Wednesday, March 11, 2009
Texas politicians continue their war against quality education. The National Center for Science Education is reporting that a member of the Texas State House of Representatives (guess which party) has introduced a bill to amend the Education Code, that presently reads:
A person may not grant or award a degree or offer to grant or award a degree on behalf of a private postsecondary educational institution unless the institution has been issued a certificate of authority to grant the degree by the board [that is, the Texas Higher Education Coordination Board] in accordance with the provisions of this subchapter.
The provisions of this subchapter do not apply to a private educational institution, including a separate degree-granting program, unit, or school operated by the institution, that: (1) does not accept state funding of any kind to support its educational programs; (2) does not accept state-administered federal funding to support its educational programs; (3) was formed as or is affiliated with or controlled by a nonprofit corporation or nonprofit unincorporated organization; and (4) offers bona fide degree programs that require students to complete substantive course work in order to receive a degree from the institution.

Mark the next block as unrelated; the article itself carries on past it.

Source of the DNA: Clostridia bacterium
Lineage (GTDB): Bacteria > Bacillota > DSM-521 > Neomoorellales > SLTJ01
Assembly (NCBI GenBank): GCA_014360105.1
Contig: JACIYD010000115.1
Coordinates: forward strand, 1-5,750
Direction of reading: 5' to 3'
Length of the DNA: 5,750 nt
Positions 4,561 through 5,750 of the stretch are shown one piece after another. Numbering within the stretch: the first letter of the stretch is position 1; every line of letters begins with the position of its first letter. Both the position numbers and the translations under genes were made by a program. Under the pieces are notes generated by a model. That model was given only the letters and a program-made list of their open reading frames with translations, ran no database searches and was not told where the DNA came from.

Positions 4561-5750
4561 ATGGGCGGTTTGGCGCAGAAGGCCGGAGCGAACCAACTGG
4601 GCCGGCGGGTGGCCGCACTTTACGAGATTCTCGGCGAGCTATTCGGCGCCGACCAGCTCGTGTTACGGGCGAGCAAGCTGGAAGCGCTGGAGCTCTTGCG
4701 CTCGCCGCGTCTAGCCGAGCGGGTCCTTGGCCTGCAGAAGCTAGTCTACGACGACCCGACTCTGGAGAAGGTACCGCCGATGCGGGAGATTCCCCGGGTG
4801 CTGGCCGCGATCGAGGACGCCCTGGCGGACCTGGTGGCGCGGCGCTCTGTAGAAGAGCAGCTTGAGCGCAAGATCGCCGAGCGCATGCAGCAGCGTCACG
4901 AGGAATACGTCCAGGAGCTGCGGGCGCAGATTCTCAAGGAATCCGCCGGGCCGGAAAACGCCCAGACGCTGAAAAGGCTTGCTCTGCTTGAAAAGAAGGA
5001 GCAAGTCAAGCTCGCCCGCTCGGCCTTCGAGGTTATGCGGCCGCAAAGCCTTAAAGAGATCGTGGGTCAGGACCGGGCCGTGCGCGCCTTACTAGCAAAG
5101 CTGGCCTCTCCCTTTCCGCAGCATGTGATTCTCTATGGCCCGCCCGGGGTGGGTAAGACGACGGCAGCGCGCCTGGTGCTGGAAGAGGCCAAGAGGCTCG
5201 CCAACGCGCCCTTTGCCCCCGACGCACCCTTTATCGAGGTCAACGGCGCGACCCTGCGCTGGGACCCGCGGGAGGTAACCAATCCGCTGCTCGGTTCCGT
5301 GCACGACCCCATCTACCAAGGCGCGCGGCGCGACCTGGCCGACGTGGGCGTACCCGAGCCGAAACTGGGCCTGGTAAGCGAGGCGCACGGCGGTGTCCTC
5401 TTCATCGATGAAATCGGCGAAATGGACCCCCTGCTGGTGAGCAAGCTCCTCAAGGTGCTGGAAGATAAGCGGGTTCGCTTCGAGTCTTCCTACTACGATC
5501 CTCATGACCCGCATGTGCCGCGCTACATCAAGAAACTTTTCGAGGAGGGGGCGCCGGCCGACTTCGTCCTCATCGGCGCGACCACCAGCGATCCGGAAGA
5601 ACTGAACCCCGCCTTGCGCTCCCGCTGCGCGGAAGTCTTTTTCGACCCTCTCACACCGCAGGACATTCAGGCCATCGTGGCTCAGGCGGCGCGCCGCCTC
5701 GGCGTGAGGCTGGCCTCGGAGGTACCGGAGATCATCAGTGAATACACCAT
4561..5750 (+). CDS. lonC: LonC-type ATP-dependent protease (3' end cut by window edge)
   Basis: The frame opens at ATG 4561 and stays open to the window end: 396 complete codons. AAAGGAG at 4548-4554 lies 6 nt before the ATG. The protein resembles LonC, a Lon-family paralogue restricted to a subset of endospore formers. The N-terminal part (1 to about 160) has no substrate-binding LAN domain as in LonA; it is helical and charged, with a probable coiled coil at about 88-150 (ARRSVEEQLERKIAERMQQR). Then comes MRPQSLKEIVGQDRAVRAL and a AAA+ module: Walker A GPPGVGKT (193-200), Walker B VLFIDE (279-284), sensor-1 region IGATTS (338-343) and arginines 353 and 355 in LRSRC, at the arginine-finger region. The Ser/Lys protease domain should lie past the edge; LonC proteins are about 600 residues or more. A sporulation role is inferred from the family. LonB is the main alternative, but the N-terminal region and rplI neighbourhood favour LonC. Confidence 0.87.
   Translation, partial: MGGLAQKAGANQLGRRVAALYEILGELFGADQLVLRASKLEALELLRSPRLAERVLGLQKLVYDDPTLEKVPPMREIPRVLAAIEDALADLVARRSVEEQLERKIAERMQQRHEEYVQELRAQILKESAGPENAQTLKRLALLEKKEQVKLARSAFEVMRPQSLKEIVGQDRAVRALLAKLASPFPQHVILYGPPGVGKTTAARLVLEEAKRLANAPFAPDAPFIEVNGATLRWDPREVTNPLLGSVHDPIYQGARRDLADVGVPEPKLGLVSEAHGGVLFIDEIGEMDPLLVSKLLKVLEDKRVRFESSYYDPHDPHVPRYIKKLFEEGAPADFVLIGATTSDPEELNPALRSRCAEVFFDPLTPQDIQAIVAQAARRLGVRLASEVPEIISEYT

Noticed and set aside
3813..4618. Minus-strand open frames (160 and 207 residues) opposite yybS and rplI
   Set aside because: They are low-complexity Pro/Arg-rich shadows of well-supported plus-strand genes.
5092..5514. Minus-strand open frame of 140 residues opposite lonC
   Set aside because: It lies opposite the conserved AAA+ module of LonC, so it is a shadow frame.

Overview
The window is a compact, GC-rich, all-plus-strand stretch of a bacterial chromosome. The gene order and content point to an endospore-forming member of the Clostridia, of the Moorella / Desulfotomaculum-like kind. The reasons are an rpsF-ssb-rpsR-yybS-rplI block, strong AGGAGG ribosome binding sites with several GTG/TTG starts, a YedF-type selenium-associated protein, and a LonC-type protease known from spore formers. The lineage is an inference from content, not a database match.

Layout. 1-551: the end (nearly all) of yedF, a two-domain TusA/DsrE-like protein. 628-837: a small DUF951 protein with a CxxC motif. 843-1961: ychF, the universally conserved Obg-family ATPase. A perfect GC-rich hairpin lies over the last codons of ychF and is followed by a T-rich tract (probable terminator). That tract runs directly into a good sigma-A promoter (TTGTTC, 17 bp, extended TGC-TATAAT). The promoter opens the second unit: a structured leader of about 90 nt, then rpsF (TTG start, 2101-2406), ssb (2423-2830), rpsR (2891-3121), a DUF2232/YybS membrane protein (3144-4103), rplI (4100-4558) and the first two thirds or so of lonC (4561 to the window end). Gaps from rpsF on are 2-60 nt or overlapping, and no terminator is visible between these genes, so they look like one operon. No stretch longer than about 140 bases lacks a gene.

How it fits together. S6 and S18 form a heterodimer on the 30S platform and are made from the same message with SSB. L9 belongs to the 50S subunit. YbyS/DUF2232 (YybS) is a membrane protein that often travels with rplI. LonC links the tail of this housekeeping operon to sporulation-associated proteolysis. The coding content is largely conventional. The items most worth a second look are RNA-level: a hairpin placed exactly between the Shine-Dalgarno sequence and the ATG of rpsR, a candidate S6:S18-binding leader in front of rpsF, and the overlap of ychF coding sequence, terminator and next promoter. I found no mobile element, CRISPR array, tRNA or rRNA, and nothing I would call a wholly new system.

Dedicated learning in its many forms is generally wonderful. But course work must be labeled correctly. The state is right to require that a graduate degree in creation studies, which the Institute of Creation Research offers, be called what it is - a degree in religion, not science.
If this bill is enacted, not only will truth in education suffer, so will truth in advertising.